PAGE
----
The following are a few less-studied, but often effective, therapies.
• Oncology massage: Cancer patients are like the athletes of the medical world — their treatment schedule is physically taxing, and massage can mitigate the side effects. It helps reduce anxiety, support relaxation, and boost immunity.
“After a medical massage, cancer patients often express appreciation for being reminded that they still can feel good in their body,” says Johnson. “I don’t know if it’s a physical response or a psychosomatic effect, but if they feel better, that’s really what it’s all about, isn’t it?”
Oncology massage may feel a lot like conventional massage, but therapists are specially trained to work around active treatment sites and modify touch for each client’s needs. They also help patients tap into their bodies’ intrinsic self-healing wisdom.
“I don’t interpret what I do as ‘me healing someone,’” says Nissa Valdez, a holistic and oncology massage therapist in Minneapolis. “The person’s body is already set up to do that on its own. I’m there to help them be closer to parts of themselves, so they can heal themselves.”
Patients in active treatment should check with their oncologists first to make sure massage is safe. (If they’re in the middle of a course of radiation, for example, it could feel miserable.) They should seek only certified therapists.
“The bottom line is to find someone experienced to work with,” says Valdez. “Even if someone has been your massage therapist for 15 years, if he or she hasn’t worked with someone with cancer, I’d think twice about continuing.” (The Society for Oncology Massage website, www.s4om.org, offers a list of certified practitioners.)
• Music therapy: Now used at most integrative cancer centers around the country, music therapy may help reduce acute, cancer-related pain, according to a 2017 study published in the Clinical Journal of Oncology Nursing. A 2017 survey of integrative interventions during breast-cancer treatment found that many doctors recommended music therapy — which typically involves listening, singing, and improvisational dancing — for anxiety and depression during treatment. In addition to boosting mood and relieving pain, singing and movement often help cancer patients express difficult emotions.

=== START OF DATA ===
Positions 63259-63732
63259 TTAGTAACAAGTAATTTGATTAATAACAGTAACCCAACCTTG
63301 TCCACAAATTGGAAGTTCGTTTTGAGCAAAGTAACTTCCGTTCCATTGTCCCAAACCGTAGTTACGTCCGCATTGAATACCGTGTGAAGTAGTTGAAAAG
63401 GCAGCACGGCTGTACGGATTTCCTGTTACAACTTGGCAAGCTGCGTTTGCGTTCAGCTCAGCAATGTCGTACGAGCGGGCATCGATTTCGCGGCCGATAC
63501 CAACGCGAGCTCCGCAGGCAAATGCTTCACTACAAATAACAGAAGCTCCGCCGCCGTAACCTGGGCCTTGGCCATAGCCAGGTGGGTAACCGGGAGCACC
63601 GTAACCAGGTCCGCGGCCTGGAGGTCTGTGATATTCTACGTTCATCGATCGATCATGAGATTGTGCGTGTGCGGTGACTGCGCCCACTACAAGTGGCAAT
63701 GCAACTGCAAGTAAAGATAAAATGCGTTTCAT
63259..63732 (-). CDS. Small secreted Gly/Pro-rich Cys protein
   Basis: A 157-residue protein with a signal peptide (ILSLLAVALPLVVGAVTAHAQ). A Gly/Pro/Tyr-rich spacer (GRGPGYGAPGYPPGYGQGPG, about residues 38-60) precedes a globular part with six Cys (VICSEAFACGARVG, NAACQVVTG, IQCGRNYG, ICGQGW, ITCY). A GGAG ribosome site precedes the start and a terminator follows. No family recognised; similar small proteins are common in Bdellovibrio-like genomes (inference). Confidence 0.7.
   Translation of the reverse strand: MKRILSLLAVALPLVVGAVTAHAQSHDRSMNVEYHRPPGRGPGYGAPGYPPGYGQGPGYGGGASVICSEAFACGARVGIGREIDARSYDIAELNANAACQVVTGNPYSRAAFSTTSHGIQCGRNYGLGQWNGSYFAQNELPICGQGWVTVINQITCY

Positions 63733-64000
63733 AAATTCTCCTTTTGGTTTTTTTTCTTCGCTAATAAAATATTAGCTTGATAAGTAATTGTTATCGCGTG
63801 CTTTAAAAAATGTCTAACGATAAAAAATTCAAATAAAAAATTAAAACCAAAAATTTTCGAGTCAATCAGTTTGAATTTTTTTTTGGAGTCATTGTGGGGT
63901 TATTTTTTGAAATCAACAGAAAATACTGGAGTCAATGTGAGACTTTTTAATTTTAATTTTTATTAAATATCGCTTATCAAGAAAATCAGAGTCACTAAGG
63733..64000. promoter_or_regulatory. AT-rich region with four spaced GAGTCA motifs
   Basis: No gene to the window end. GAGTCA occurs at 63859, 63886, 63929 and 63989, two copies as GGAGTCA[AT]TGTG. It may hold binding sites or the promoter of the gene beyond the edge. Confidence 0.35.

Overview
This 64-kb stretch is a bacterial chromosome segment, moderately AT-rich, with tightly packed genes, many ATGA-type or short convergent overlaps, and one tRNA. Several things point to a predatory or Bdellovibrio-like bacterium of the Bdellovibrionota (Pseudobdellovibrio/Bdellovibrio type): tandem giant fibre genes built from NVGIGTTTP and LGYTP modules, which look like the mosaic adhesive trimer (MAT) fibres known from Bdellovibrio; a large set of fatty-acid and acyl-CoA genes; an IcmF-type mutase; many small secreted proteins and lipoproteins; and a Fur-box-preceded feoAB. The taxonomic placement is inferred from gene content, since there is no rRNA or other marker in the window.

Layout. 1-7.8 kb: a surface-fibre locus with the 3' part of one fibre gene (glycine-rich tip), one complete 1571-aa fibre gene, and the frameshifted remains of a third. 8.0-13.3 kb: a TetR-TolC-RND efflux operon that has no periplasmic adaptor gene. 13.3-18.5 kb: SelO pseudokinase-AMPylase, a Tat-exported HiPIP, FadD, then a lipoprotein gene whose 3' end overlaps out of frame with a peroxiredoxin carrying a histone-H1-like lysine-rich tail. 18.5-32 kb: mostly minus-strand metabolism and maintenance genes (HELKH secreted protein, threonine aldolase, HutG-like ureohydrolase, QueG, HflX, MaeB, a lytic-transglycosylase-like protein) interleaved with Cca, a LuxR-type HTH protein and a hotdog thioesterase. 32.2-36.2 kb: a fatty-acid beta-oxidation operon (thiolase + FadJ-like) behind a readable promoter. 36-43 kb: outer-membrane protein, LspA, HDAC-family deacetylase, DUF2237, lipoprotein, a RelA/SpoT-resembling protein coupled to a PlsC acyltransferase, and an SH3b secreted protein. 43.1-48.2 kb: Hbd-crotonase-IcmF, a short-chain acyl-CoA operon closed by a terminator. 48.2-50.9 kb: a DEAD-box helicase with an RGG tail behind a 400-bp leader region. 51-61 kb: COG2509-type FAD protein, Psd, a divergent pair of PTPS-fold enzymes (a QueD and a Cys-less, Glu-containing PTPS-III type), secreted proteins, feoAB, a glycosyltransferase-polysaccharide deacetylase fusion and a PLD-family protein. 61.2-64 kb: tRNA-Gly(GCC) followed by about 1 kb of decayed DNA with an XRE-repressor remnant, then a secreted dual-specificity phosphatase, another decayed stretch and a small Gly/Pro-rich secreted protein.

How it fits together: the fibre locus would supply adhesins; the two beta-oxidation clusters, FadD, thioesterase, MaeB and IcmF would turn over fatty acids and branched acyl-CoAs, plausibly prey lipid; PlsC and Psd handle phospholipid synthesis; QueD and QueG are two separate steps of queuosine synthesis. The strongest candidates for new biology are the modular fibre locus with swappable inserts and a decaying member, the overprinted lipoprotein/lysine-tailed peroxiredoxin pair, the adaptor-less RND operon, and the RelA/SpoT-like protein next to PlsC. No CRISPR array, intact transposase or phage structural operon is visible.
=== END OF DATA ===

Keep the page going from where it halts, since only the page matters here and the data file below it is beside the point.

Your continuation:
Board-certified music therapist Sara Fisher works in three Denver-area hospitals. She doesn’t need research findings to know that music therapy works. She relies on the feedback of those who work most closely with the patients: nurses.
“A nurse will grab me and say, ‘You need to go work your magic on so-and-so. They just got a tough diagnosis and they won’t talk to anybody, but they’ll talk to you,’” she says.
• Psychoneuroimmunology: Though only recently named, the connection between emotional and spiritual experiences and the immune system has been recognized in some cultures for hundreds of years.
“The idea of immune surges that lead to immediate healing has been around since the 13th century, or the beginning of recorded cancer,” says researcher Kelly Turner, PhD, author of Radical Remission: Surviving Cancer Against All Odds.